"Our whole premise was that most traffic in the website is good," explains Mather. "Most of it is legitimate users and what we did was we modelled [the] good and then we would look for anything that would look different from good and we assume it might be bad."

"It turns out that premise works on banks, on e-commerce, on government websites. An adversarial criminal, a hacktivist, is going to do something different than what normal people would do. And by doing that, you can detect a new attack without even knowing what that attack is going to look like.

"I tell people it is okay to fail. Just be ready to recover, be ready to make it better whatever got broken and that is the way to do a start-up," she says. "Your customers aren't expecting you to be perfect. They are embracing you because you are doing something they need."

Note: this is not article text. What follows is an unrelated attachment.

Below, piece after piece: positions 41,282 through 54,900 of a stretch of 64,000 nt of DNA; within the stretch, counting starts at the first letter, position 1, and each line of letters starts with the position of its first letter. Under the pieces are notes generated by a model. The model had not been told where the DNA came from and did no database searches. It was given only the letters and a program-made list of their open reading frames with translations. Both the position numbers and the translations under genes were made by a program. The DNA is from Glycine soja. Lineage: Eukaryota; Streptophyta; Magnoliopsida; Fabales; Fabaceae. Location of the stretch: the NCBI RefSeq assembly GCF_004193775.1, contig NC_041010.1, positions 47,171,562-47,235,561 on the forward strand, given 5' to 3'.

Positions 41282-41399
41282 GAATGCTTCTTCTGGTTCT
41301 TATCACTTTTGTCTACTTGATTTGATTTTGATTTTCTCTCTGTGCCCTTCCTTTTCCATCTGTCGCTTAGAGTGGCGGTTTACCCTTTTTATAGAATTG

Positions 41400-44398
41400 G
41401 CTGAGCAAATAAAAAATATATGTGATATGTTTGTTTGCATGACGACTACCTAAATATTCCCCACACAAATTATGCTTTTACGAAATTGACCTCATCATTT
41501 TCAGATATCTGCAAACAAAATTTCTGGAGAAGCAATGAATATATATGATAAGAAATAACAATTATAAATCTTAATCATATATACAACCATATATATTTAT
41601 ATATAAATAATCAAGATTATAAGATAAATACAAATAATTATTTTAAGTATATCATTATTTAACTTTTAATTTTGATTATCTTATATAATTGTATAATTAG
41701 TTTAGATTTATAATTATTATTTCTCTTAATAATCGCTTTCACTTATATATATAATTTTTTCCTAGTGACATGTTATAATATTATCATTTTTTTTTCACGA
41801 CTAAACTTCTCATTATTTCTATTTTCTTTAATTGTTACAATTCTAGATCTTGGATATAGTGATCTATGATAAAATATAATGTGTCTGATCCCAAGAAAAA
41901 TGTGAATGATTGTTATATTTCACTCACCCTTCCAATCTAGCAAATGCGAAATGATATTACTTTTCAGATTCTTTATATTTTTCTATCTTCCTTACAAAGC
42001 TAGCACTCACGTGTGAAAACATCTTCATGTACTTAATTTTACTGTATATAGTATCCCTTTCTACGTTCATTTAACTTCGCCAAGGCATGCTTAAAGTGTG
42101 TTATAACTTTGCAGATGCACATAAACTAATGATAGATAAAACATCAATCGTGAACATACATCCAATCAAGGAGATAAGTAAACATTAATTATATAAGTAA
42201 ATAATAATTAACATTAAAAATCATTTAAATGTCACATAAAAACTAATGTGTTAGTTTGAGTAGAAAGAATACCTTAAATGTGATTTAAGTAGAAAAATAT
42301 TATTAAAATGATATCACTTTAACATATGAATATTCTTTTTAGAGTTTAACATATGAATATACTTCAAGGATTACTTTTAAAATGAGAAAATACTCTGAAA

Shifting her mindset to one of an entrepreneur and company founder was another thing. "It was a challenge, definitely, going from thinking about technology and attacking criminals" to having to think about picking her employees, and finding office space.

Being based in Silicon Valley meant she got a lot of advice from people who have worked on start-ups. "I am helping lots of companies because lots of people helped me," she says. "Go find the expert in what you need to do and use them as an adviser. Get data -- multiple points of data -- from people who know what you are doing. The data is key."

Mather, who has a doctorate in computer science and a bachelor's degree in applied mathematics from the University of Colorado, describes her career path as "interesting".